About
Reviews
Search
Submit
Links
Cons
Home

Mystery Books for Sale

[ Home ]
[ About | Reviews | Search | Submit | Links ]


  

THE RUNAWAYS
by Sonya Terjanian
Sourcebooks Landmark, April 2018
288 pages
$15.99
ISBN: 1492604011


Buy in the UK | Buy in Canada

Styled as a "coming-of-age meets coming-of-middle-age" tale, Sonya Terjanian's THE RUNAWAYS is an exquisitely crafted exercise in tension-building and character development. Largely set in a single, claustrophobic location—a small, off-season vacation property deep in the snowbound Pennsylvania woods—the novel starts at a run but is then almost entirely propelled by the shifting personalities and conflicting goals of its two flawed yet perpetually empathetic main characters: the reckless but heart-breakingly determined-to-overcome-her-circumstances teenager Ivy, and the outwardly successful but inwardly unfulfilled wealthy marketing exec Mary Ellen.

Having grown up in the dead-end, tragically mis-named town of Good Hope, Ivy lives with her exhausted, emphysemic mother and doggedly pessimistic grandmother and knows that no matter what her guidance counselor might say, the only thing that college has to offer her is a lifetime of crippling debt. She "could see the future coming at her like a freight train," we're told, “"although really, it was the opposite of that. It was like a light moving backward through a tunnel until it disappeared, leaving her alone in the dark." It's an all-too common story among her peers: "...[I]f you didn't end up working for one of the town's three prisons, you ended up inside one of them. Or else you got a different kind of sentence, like a sick ma who needed you more and more, her need like a chain around your neck."

Ivy isn't going to take her fate lying down, however, and so one day, makes the impulsive decision to steal her guidance counselor's car and go on the run. She's headed toward Montana, "a place where it was all about survival," and where she dreams of becoming a smoke jumper—a fire fighter who jumps out of airplanes to put out forest fires.

After a dramatic fifty pages or so—once Ivy's grand plans seem to have well and truly gone up in smoke—she stumbles, hungry and sick, upon a remote summer cabin that's been left empty over the winter and takes refuge there while trying to figure out her next move. She's on the point of desperation when Mary Ellen, a successful marketing exec going through something of a midlife crisis shows up at the cabin—her art teacher's—eager to spend some time alone, working on her vanity project, a portfolio of nature photos.

It is a testament to Terjanian's talent as a writer—her gift for empathetically and realistically getting into the mindset not only of Mary Ellen, but also of Ivy, and for rendering both women so compellingly that the novel does, in fact, read like a thriller when really, it could easily be adapted as an already perfectly structured three-act play. Snowed in with no cell phone service and no one to talk to but each other, both women test out alter egos on one another—Ivy pretending to be Rose, an ambitious, but financially disadvantaged would-be writer, and corporate mother-of-two, Mary Ellen playacting that she's an unmarried, childless, and visionary artist.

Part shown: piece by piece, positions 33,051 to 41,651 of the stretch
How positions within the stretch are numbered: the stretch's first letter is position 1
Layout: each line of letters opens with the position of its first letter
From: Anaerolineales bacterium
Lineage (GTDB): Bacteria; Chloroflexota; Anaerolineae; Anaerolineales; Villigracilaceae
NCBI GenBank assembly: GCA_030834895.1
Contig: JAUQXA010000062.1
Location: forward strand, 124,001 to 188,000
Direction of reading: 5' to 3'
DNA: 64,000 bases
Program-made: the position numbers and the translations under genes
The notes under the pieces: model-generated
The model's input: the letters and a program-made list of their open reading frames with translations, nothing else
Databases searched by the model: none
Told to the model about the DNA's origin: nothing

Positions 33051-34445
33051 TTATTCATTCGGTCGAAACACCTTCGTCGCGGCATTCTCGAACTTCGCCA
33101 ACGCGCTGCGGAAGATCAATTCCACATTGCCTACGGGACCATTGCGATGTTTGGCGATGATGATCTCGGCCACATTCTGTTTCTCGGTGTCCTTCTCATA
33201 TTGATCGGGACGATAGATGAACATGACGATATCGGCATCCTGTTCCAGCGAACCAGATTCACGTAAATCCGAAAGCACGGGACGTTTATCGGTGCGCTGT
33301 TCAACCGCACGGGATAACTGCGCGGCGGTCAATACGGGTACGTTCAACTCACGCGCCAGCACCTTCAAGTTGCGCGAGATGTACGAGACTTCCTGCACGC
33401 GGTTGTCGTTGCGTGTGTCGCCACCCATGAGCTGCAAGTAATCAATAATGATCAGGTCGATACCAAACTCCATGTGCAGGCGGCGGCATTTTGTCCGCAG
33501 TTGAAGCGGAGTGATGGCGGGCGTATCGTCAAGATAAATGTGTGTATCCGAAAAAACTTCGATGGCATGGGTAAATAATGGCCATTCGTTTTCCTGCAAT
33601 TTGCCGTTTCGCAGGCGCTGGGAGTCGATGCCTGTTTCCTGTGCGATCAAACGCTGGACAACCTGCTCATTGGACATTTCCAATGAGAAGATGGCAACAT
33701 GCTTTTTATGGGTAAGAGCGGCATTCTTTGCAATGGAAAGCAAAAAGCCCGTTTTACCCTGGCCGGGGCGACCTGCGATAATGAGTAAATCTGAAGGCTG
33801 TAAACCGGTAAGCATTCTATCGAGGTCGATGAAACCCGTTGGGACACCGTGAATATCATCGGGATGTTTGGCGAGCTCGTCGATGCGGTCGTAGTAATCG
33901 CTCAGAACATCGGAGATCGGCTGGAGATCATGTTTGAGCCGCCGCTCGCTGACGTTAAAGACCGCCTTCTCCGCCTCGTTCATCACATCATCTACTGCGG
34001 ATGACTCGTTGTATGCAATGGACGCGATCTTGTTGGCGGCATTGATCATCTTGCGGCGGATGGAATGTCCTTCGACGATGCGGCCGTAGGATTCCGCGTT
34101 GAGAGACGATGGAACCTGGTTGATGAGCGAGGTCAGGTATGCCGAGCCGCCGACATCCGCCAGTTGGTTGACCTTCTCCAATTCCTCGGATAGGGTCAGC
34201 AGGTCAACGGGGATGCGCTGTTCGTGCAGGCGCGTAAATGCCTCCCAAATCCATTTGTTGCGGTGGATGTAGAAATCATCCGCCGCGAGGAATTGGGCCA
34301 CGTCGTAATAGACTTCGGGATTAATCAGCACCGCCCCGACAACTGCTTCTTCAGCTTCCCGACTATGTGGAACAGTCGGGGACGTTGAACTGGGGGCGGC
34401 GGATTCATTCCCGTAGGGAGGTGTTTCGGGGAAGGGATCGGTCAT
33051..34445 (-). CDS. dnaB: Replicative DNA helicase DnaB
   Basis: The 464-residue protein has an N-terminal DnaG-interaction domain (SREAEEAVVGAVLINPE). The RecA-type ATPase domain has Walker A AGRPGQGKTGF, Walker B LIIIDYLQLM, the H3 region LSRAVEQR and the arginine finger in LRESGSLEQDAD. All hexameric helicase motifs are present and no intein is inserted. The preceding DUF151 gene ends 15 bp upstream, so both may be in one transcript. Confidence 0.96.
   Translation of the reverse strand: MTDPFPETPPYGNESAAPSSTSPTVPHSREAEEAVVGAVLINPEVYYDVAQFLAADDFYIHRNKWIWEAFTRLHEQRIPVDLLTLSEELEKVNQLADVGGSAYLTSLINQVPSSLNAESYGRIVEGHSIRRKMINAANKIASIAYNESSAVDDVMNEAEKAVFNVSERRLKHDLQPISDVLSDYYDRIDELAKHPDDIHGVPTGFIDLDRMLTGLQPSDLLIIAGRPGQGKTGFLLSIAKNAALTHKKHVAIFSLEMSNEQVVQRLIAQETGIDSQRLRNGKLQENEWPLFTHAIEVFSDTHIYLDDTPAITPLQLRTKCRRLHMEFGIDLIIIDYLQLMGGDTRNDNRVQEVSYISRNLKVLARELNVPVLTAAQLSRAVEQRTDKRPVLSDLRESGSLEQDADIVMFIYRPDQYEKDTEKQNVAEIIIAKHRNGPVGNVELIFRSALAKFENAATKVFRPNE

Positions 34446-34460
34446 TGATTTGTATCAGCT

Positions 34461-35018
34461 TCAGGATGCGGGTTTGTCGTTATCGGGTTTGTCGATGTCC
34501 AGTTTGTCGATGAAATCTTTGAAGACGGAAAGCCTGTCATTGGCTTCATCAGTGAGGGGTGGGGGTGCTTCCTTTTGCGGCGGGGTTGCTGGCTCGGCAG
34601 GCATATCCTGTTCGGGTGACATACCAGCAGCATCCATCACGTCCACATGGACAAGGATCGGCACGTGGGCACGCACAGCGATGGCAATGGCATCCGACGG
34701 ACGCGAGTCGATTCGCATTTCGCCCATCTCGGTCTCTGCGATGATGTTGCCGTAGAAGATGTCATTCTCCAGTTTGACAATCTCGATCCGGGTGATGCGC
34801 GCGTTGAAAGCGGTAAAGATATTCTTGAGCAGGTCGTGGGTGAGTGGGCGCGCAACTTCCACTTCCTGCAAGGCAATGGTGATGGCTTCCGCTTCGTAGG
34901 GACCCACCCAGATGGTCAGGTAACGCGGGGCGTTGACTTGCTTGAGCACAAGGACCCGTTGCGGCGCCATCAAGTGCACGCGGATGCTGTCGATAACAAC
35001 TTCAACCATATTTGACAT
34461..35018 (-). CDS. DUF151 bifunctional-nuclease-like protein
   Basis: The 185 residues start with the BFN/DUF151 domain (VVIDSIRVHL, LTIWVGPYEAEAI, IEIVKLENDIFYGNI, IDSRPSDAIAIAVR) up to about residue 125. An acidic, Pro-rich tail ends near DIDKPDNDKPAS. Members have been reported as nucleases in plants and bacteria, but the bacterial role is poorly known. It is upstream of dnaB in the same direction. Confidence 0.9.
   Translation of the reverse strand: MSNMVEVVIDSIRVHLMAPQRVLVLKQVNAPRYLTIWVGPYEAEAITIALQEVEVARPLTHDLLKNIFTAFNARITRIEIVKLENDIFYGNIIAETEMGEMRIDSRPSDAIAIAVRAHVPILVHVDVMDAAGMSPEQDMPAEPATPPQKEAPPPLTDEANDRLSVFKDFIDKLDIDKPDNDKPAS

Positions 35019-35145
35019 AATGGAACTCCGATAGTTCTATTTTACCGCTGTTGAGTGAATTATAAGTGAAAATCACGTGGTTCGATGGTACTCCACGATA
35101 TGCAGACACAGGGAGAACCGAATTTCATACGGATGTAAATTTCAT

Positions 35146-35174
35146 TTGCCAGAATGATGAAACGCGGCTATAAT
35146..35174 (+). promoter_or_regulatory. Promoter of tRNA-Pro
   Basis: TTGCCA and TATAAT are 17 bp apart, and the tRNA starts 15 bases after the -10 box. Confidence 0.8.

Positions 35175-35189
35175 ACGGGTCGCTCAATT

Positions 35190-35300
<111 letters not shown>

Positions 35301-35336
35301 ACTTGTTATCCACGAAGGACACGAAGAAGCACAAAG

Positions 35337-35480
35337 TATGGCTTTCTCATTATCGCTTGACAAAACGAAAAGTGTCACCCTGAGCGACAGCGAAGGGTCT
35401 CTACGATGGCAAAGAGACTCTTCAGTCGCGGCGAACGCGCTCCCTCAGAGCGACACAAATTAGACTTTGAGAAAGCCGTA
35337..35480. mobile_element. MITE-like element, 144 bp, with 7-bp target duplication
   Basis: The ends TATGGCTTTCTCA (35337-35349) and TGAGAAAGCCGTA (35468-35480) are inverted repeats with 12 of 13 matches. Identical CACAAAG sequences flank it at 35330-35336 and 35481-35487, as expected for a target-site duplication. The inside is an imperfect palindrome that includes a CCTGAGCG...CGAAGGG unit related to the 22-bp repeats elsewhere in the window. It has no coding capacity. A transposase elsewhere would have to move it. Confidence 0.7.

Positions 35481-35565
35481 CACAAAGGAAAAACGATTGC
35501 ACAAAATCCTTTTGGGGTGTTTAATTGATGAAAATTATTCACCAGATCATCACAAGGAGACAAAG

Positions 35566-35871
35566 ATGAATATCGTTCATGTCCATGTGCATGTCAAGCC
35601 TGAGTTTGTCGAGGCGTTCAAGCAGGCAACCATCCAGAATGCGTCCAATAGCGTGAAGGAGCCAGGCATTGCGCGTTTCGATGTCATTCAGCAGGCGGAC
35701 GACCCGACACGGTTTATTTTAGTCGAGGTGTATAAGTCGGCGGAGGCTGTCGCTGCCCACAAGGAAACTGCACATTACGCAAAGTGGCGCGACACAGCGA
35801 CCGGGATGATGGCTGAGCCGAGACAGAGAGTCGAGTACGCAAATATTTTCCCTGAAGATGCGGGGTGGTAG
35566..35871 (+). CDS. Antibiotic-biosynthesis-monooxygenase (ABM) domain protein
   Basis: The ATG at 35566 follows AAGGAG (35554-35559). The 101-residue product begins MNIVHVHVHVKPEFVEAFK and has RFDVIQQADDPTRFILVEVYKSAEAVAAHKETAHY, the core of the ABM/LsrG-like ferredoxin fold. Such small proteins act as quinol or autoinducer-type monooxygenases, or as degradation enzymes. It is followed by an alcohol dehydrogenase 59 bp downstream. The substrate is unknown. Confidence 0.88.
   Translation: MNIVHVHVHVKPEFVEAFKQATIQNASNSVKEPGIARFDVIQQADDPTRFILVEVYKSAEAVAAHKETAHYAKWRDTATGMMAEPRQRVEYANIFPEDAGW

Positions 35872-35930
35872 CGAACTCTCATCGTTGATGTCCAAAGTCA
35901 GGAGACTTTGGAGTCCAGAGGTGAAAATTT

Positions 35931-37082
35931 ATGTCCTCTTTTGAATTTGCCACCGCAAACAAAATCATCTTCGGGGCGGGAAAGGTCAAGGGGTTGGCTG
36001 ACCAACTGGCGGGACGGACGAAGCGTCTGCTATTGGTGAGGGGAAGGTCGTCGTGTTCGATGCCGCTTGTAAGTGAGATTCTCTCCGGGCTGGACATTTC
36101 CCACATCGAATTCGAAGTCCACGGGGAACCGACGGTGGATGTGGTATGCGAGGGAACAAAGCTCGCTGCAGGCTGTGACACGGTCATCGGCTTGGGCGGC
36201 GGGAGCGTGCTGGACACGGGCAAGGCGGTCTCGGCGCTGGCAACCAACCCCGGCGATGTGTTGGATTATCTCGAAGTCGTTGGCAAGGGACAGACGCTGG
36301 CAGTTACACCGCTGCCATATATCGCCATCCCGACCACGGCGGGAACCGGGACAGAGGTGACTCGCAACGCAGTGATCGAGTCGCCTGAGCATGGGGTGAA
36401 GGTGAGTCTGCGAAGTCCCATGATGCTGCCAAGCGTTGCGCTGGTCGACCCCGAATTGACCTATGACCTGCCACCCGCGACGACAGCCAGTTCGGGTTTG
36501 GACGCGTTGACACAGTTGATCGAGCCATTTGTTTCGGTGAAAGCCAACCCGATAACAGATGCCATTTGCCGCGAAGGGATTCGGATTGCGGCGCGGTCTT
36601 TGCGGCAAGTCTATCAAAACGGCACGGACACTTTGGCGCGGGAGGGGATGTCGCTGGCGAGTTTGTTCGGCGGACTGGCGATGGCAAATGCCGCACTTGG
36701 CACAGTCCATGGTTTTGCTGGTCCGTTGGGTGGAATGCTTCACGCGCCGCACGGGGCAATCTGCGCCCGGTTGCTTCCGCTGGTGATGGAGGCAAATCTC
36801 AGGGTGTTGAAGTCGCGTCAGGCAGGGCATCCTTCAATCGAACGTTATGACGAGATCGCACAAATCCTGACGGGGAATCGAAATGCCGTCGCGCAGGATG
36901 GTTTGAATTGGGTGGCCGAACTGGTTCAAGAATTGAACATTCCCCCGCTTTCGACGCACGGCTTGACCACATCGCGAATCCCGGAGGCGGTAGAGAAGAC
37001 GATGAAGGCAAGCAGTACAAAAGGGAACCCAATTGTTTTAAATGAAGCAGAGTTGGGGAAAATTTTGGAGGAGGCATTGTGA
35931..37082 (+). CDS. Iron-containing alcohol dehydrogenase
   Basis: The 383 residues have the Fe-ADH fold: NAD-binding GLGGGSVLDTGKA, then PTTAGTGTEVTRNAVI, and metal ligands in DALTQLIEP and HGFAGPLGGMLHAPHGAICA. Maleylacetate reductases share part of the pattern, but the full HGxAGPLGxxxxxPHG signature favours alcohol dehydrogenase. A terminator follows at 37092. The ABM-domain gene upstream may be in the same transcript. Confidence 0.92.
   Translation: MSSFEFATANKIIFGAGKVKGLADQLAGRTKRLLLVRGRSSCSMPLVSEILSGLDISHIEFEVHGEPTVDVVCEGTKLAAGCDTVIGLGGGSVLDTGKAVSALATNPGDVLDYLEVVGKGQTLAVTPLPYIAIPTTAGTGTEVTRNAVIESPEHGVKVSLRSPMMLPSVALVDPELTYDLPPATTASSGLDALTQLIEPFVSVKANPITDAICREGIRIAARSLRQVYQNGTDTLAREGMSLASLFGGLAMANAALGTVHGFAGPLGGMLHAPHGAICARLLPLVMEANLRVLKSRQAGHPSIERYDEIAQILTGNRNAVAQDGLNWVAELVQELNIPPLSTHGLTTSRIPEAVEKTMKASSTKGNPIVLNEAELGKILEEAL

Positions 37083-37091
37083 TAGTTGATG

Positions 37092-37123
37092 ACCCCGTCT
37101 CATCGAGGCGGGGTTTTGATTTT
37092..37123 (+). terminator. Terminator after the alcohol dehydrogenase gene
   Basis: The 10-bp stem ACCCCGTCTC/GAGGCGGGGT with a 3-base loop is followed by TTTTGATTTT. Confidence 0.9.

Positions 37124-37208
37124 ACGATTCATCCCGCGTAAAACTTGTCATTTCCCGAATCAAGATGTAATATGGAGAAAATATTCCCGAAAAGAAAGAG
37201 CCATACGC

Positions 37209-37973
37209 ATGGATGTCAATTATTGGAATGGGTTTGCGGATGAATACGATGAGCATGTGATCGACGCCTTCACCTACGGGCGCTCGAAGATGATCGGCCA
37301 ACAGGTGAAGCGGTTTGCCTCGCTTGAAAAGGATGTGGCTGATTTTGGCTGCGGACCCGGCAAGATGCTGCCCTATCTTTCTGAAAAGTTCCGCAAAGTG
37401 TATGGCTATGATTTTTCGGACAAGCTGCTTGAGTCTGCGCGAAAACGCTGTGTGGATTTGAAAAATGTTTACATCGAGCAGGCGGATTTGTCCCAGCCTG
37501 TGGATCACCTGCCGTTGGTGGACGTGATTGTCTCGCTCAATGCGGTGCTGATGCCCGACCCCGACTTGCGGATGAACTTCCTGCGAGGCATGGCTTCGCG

These false identities can't hold up to close scrutiny, however, and when savvy Ivy starts to sniff out her would-be mentor's weak spots (without ever fully tipping her own hand, it should be pointed out), the women's lies begin to collide more and more violently. Terjanian deftly takes on American class issues and the wealth divide, exposing Mary Ellen as an armchair savior full of empty platitudes, good intentions, and little follow through without ever allowing the narrative to become snide or losing sight of her compassion for her character. The novel's last act ratchets the tension and the stakes back up to eleven, and pushes Ivy, albeit somewhat unwillingly, to become a different sort of hero than she dreamt she'd be.

THE RUNAWAYS is a thoughtful portrait of two very different women at two very different points in their lives, but both of whom are still trying to become the best version of themselves.

§ Larissa Kyzer is an Icelandic-English translator who lives in Brooklyn, New York.

Reviewed by Larissa Kyzer, April 2018

[ Top ]


QUICK SEARCH:

 

Contact: Yvonne Klein (ymk@reviewingtheevidence.com)


[ About | Reviews | Search | Submit | Links ]
[ Home ]